Prevention of COVID-19 may be possible using antibodies. Previously in the United States, commercial gamma globulin provided short-term prevention against measles, paralytic poliomyelitis, and hepatitis A.58 In the 1950s, William McD Hammon at the University of Pittsburgh demonstrated that gamma globulin given to 100,000 children in a blinded efficacy trial successfully blunted paralysis attack rates during epidemics of poliomyelitis.7 Gamma globulin prepared from immune donors or protective monoclonal antibodies offer possibilities of short-term protection for care givers and healthcare workers and, in particular, for those at high risk of severe or fatal COVID-19. This latter group can be well identified by carefully designed epidemiological studies. Potential products must demonstrate protection in animal models and in small clinical trials. To avoid possible enhancement of COVID-19, antibodies might be given to prevent SARS-CoV-2 infections after the removal or inactivation of the IgG Fc terminus.9 Immunoprotection is an especially forceful solution that could be available soon. Efforts are well underway by many groups to derive monoclonal antibodies or manufacture gamma globulin from the huge cohort of COVID-19 convalescent immunes.3,10

Moving new products on line for early and effective use requires commitment and leadership. As suggested by Safi Bahcall (Wall Street Journal, March 21, 2020), a national science leader should immediately be appointed to organize an initial intervention, the direct immune protection of at-risk persons at industrial scale.

REFERENCES

  • 1.

    Prompetchara E, Ketloy C, Palaga T, 2020. Immune responses in COVID-19 and potential vaccines: lessons learned from SARS and MERS epidemic. Asian Pac J Allergy Immunol 38: 19.

    • Search Google Scholar
    • Export Citation
  • 2.

    de Wit E, Feldmann F, Cronin J, Jordan R, Okumura A, Thomas T, Scott D, Cihlar T, Feldmann H, 2020. Prophylactic and therapeutic remdesivir (GS-5734) treatment in the rhesus macaque model of MERS-CoV infection. Proc Natl Acad Sci USA 117: 67716776.

    • Search Google Scholar
    • Export Citation
  • 3.

    Casadevall A, Pirofski LA, 2020. The convalescent sera option for containing COVID-19. J Clin Invest 130: 15451548.

  • 4.

    Mair-Jenkins J, Saavedra-Campos M, Baillie JK, Cleary P, Khaw FM, Lim WS, Makki S, Rooney KD, Nguyen-Van-Tam JS, Beck CR, 2015. The effectiveness of convalescent plasma and hyperimmune immunoglobulin for the treatment of severe acute respiratory infections of viral etiology: a systematic review and exploratory meta-analysis. J Infect Dis 211: 8090.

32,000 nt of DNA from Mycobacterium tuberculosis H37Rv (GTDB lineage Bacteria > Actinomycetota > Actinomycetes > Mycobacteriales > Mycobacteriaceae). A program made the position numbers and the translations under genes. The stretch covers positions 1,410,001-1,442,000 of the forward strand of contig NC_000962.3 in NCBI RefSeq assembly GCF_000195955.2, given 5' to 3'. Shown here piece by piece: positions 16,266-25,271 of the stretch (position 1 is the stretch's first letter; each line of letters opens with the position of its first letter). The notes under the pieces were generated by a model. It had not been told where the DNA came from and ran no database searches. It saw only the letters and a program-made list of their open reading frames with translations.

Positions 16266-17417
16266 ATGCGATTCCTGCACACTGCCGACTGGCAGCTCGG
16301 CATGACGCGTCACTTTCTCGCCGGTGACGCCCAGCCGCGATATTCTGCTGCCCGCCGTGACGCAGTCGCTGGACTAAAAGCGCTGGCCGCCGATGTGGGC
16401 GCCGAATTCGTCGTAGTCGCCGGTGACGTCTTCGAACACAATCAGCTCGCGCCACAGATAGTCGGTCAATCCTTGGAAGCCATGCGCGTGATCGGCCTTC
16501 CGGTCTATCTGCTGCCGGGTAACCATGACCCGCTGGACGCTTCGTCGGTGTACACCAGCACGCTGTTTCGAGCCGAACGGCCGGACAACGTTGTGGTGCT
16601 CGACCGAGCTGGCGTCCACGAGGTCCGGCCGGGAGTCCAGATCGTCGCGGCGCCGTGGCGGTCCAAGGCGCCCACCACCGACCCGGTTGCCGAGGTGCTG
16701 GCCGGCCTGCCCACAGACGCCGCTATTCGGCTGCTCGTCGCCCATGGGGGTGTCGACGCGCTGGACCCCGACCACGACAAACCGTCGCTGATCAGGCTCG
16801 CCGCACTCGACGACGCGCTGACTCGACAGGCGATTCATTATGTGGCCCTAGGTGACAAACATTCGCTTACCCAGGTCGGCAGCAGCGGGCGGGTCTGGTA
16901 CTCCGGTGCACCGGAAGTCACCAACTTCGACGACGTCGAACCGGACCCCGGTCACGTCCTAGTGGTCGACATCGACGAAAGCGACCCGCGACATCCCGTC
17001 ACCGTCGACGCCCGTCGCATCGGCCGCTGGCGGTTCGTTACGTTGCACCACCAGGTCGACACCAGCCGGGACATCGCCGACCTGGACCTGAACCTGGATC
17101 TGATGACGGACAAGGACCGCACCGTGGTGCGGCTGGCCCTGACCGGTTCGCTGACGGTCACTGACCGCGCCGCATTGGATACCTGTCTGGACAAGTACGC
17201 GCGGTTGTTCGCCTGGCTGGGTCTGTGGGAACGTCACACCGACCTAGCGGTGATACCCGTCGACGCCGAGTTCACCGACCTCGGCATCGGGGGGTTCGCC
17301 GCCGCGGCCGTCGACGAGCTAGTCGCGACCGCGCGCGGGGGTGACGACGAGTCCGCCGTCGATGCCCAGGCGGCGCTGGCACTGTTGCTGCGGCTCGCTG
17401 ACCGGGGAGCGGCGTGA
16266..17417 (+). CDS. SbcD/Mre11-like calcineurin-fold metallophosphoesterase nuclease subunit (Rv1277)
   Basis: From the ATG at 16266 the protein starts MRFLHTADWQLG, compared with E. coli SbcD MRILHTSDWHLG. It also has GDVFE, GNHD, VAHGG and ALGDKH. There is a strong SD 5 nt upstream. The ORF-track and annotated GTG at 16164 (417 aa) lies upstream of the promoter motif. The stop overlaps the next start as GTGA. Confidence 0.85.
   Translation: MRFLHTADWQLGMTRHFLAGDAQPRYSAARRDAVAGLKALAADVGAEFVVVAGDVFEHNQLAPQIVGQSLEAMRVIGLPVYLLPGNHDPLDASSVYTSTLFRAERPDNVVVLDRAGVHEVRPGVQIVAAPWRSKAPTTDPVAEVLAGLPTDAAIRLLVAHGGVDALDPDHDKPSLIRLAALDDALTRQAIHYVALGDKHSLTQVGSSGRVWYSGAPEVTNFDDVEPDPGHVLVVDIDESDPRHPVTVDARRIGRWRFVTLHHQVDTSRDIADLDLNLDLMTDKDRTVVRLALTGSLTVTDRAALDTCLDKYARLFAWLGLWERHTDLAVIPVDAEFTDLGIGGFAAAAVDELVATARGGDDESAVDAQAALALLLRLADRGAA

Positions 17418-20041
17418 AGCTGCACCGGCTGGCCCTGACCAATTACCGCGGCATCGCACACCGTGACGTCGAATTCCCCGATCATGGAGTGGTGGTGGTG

• Search Google Scholar
    • Export Citation
  • 5.

    Young MK, Nimmo GR, Cripps AW, Jones MA, 2014. Post-exposure passive immunisation for preventing measles. Cochrane Database Syst Rev 1 (4): CD010056.

    • Search Google Scholar
    • Export Citation
  • 6.

    Janeway CA, 1945. Use of concentrated human serum gamma-globulin in the prevention and attenuation of measles. Bull N Y Acad Med 21: 202222.

    • Search Google Scholar
    • Export Citation
  • 7.

    Rinaldo CR Jr., 2005. Passive immunization against poliomyelitis: the Hammon gamma globulin field trials, 1951–1953. Am J Public Health 95: 790799.

    • Search Google Scholar
    • Export Citation
  • 8.

    Krugman S, Ward R, 1961. Infectious hepatitis: current status of prevention with gamma globulin. Yale J Biol Med 34: 329339.

  • 9.

    Wan Y 2020. Molecular mechanism for antibody-dependent enhancement of coronavirus entry. J Virol 2020 Feb 14; 94(5). pii: e02015-19.

  • 10.

    Shanmugaraj B, Siriwattananon K, Wangkanont K, Phoolcharoen W, 2020. Perspectives on monoclonal antibody therapy as potential therapeutic intervention for Coronavirus disease-19 (COVID-19). Asian Pac J Allergy Immunol 38: 1018.

    • Search Google Scholar
    • Export Citation

Author Notes

Address correspondence to Scott B. Halstead, 5824 Edson Lane, North Bethesda, MD 2085. E-mail: halsteads@erols.com

Author’s address: Scott B. Halstead, Consultant, North Bethesda, MD, E-mail: halsteads@erols.com.